Mayflower Compact: Agreement Between the Settlers at New Plymouth, 1620. An agreement drawn up by the Plymouth colonists in which the signers agreed to pledge allegiance to the King of England, govern the settlement by majority rule, allow every freeman the equal right of participation in the colony's government, and elect a governor annually.
Charter of New England, 1620.
Charter of Massachusetts Bay, 1629.
Massachusetts Body of Liberties, 1641. "Perhaps no other writing from the Puritan Era had so far-reaching an effect as this document, which laid the foundations of Massachusetts liberties, for which New Englishmen fought against the Empire in the 1680's and during the American Revolution, and which became a pattern of the United States Constitution. It is remarkable as a code of law, in that it lays out a structure of jurisprudence in terms of liberties rather than restrictions. In this it echoes the Magna Charta, and foreshadows our Bill of Rights. Drawing upon the Magna Charta and English Common Law, it was largely the work of one man, the remarkable Puritan thinker and writer, Nathaniel Ward."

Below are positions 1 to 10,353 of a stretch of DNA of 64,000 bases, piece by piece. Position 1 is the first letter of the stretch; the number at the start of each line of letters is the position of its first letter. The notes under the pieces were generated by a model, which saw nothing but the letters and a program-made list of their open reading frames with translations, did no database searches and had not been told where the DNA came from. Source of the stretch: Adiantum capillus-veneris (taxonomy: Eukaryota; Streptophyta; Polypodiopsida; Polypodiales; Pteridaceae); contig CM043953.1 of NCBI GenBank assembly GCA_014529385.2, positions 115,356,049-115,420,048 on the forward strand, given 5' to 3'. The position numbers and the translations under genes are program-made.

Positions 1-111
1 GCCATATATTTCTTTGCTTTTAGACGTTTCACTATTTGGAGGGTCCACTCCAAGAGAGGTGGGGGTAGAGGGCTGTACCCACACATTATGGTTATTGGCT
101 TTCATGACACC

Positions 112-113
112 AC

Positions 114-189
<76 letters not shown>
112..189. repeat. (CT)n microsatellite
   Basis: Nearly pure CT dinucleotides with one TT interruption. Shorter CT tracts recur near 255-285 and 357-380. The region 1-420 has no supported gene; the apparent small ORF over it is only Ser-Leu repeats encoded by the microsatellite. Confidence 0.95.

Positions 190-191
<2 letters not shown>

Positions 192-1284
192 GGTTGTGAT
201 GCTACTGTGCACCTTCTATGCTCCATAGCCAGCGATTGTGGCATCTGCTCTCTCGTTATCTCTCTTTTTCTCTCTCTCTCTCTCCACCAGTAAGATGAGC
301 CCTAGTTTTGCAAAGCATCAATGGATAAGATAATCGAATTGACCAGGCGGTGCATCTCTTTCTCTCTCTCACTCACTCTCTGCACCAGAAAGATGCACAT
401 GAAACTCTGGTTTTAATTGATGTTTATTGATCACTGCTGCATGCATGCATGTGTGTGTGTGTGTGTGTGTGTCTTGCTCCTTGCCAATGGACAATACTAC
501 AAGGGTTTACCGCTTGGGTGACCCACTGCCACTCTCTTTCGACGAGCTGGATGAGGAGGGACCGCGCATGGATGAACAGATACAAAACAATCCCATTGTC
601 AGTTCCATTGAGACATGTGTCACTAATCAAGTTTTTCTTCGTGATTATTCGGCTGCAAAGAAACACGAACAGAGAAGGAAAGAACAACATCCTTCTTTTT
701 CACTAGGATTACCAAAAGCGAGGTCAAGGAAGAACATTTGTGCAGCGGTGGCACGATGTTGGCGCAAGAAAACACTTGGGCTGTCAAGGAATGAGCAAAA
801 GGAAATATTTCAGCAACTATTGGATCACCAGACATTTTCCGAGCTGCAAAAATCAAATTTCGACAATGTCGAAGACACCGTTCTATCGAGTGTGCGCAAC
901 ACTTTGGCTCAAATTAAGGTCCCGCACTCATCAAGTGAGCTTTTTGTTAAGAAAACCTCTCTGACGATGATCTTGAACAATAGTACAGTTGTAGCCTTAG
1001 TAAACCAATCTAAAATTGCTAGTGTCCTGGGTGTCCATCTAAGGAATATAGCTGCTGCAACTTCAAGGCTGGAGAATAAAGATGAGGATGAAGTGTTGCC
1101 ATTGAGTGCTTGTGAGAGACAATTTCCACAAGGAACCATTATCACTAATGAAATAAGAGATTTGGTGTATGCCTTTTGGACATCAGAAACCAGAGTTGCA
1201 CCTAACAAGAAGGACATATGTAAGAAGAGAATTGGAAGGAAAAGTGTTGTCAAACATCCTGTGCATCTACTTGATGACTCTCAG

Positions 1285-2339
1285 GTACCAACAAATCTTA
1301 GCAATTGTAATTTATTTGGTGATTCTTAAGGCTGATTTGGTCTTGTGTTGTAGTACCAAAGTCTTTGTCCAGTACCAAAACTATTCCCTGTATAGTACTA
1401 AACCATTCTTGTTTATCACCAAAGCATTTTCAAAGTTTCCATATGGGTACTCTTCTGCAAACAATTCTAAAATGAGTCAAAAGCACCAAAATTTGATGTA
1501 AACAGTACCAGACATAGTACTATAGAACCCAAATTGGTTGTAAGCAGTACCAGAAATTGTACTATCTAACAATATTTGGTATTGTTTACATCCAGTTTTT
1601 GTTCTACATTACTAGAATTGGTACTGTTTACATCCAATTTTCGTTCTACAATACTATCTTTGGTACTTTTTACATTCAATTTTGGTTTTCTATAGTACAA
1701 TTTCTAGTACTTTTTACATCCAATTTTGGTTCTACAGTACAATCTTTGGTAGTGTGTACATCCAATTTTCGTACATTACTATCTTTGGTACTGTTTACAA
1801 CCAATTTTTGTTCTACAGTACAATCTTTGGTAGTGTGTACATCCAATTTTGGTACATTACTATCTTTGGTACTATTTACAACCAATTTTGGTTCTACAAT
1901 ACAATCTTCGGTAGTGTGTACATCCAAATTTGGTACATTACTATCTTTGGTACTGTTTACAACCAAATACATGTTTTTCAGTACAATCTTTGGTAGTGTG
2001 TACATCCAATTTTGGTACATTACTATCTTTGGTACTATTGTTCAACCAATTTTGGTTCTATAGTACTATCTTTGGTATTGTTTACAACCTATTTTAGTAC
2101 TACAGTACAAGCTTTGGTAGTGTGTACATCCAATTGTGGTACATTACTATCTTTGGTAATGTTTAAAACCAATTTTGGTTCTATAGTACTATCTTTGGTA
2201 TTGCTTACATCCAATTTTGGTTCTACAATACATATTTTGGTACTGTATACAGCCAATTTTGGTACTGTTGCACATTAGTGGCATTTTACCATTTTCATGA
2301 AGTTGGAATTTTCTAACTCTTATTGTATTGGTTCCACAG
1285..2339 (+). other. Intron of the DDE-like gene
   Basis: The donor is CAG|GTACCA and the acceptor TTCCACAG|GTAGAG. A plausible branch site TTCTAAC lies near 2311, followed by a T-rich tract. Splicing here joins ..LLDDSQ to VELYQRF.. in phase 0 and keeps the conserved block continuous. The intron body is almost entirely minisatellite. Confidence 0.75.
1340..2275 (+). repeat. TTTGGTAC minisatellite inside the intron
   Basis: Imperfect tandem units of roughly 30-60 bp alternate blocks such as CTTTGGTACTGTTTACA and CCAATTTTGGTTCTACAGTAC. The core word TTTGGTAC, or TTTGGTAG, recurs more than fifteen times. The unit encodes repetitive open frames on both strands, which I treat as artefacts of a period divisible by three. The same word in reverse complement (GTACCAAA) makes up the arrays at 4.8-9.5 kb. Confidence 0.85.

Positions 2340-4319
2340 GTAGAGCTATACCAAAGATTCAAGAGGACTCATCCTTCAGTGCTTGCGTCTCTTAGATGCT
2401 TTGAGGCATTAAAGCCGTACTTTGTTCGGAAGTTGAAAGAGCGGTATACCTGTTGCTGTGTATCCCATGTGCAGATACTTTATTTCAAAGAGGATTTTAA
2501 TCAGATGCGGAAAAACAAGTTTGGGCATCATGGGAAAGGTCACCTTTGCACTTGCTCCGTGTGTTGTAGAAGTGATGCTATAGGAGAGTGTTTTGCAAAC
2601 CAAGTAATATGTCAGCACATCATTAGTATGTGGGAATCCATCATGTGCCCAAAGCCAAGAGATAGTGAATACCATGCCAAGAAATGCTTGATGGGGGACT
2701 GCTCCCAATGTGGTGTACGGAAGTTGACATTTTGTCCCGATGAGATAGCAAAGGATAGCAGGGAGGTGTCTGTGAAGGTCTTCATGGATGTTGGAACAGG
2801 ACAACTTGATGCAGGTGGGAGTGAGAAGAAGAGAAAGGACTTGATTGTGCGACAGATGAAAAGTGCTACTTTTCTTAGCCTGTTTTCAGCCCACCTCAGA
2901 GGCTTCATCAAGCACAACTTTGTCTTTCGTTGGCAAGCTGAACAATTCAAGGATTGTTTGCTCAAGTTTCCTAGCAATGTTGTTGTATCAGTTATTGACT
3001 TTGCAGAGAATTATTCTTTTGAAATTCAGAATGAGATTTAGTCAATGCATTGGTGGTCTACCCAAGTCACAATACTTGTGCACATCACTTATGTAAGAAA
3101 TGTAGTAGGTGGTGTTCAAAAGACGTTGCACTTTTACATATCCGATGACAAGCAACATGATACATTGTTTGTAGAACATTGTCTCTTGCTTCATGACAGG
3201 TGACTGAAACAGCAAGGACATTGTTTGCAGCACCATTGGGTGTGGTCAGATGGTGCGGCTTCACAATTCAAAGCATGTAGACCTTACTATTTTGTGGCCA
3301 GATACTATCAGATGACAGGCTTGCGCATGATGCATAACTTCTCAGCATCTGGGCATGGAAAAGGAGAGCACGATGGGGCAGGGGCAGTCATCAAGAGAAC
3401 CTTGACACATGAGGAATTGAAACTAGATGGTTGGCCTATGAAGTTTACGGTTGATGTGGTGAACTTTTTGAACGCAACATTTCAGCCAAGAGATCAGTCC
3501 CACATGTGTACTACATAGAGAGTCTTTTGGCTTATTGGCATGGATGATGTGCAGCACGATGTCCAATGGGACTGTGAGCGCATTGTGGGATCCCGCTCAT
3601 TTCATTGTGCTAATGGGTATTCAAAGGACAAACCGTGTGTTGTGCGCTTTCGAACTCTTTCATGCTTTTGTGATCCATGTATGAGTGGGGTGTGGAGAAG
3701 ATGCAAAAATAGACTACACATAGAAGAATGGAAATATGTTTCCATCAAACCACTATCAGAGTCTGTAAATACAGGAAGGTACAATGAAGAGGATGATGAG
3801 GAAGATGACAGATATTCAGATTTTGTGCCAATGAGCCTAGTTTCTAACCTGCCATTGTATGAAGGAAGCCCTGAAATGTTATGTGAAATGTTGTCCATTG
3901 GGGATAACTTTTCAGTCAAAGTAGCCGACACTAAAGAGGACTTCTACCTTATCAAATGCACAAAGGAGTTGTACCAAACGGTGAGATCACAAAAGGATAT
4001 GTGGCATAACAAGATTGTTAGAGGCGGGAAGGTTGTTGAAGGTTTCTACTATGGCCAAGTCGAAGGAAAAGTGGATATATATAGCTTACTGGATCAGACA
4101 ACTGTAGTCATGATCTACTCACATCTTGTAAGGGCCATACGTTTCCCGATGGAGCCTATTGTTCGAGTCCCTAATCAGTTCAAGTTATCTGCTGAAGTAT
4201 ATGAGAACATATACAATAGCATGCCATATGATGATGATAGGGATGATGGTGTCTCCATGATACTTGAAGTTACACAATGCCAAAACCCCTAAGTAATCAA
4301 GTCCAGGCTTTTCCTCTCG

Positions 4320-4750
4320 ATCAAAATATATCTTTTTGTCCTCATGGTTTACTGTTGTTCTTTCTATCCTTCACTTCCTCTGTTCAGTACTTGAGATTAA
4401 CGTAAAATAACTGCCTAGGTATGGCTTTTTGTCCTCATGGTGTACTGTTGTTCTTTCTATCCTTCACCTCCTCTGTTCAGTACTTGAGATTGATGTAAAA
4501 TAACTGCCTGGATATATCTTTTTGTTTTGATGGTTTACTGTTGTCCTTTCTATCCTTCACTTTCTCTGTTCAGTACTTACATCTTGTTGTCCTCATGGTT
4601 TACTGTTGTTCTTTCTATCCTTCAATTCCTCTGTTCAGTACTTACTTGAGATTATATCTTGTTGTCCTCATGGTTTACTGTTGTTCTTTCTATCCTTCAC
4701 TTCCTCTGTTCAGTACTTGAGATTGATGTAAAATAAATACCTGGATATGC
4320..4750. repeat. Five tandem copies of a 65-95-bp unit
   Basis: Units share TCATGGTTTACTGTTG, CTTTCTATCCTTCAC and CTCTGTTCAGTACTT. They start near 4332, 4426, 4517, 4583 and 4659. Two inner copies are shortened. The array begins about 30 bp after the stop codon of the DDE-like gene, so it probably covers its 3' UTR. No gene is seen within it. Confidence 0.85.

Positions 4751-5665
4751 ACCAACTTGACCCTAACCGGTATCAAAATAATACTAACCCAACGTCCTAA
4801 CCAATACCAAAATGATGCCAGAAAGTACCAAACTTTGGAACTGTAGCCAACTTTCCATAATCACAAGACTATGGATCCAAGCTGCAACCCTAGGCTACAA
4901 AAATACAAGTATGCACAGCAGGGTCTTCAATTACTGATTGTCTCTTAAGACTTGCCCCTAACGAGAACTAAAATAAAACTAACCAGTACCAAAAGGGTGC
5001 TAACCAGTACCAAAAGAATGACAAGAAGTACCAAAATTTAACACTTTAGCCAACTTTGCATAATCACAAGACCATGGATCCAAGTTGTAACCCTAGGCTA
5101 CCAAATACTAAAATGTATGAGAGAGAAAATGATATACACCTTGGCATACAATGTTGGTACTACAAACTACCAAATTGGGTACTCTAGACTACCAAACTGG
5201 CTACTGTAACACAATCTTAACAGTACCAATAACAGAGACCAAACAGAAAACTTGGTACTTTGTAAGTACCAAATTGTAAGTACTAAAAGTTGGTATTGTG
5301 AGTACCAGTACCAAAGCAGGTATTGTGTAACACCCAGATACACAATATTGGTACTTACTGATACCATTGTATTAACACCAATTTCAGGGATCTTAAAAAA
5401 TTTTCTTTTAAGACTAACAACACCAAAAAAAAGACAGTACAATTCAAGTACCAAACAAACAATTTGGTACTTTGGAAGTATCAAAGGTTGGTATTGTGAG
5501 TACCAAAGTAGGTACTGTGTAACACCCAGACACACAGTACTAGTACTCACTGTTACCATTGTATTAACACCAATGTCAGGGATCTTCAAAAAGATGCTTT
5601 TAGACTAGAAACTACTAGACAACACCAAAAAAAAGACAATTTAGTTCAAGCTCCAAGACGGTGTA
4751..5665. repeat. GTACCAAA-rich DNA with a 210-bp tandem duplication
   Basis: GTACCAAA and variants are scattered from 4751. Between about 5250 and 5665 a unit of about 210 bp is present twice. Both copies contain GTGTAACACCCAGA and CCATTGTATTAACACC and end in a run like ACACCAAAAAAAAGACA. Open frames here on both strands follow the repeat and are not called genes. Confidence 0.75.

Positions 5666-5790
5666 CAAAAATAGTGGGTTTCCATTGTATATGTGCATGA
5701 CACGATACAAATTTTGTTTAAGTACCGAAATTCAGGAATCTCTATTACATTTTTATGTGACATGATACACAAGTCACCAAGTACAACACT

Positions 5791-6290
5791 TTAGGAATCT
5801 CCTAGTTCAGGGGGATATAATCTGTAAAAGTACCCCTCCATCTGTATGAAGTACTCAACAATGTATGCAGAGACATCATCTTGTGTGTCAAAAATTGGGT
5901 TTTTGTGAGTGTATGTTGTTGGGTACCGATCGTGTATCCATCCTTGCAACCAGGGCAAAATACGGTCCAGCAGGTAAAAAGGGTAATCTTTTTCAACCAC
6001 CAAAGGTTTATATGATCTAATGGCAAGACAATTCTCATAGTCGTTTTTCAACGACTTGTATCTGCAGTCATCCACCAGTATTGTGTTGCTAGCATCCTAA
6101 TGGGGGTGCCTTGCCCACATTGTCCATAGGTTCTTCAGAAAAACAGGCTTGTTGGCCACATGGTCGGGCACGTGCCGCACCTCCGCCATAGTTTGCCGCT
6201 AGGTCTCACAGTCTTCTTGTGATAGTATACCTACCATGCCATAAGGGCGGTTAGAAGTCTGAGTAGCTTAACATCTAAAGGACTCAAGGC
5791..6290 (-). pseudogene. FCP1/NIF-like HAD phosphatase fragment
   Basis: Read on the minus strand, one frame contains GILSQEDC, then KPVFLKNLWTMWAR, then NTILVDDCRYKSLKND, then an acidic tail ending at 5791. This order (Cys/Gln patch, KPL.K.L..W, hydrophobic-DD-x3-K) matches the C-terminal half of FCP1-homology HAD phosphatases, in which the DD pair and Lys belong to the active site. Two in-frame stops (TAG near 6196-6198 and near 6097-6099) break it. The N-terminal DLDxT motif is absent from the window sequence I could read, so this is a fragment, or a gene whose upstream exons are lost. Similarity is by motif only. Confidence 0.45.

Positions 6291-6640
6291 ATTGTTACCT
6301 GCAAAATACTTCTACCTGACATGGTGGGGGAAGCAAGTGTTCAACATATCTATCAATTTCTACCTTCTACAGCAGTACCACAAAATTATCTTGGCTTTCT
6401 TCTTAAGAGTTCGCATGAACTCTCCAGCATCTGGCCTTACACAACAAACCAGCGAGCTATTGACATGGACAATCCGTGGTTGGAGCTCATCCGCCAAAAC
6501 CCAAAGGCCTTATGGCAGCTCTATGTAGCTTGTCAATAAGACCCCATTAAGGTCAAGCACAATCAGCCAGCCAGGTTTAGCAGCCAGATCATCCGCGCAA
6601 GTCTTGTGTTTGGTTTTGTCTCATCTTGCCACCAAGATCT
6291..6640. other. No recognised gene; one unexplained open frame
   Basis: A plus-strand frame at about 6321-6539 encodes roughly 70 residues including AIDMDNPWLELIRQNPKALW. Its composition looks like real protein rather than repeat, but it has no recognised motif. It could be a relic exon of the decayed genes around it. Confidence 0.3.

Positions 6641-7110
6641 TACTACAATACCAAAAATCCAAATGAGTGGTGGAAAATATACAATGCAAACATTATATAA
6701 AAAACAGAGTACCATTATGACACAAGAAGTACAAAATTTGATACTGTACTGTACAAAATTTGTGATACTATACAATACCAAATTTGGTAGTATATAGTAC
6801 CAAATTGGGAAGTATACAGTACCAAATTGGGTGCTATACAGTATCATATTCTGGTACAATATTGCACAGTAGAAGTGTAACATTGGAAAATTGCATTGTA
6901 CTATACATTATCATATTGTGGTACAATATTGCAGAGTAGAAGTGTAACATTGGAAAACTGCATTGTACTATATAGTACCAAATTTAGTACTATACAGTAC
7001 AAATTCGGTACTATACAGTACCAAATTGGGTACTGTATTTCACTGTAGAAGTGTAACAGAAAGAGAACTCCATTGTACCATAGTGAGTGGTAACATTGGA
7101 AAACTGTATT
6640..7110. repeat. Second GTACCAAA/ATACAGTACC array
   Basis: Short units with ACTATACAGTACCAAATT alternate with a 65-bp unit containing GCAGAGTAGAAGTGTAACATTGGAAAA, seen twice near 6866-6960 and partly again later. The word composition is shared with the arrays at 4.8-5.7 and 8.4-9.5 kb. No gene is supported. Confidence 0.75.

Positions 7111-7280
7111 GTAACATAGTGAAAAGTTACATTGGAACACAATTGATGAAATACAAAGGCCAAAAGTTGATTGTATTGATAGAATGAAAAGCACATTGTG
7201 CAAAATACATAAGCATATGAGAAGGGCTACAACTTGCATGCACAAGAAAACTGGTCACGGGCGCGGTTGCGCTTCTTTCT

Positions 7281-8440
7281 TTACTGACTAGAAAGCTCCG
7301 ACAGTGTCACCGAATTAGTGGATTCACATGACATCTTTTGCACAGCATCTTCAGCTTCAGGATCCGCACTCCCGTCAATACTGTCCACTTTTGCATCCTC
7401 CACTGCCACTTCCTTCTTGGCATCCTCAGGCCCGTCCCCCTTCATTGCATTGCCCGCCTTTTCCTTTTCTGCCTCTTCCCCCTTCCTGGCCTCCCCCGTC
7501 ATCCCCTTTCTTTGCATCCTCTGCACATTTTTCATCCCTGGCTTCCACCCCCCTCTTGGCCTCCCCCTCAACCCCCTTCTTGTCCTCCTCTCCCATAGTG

The Book of the General Lawes and Libertyes Concerning the Inhabitants of the Massachusets (Selections), 1648. This is not the whole book, but does contain most topics of general interest, such as capital crimes, laws concerning strangers, ana-baptists and jesuits and more.
Penalty for Keeping Christmas, 1659. Law that banned the celebration of Christmas.
Charter of Massachusetts Bay, 1691. This charter expanded the original colony of Massachusetts Bay and provided for the Governor's appointment by the Crown rather than election, and at the same time broadened the Governor's powers.
Historical Codes 1836-1932
Revised Statutes (1836)
General Statutes (1860)
Public Statutes (1882)
Revised Laws (1902)
|Last updated:||September 28, 2018|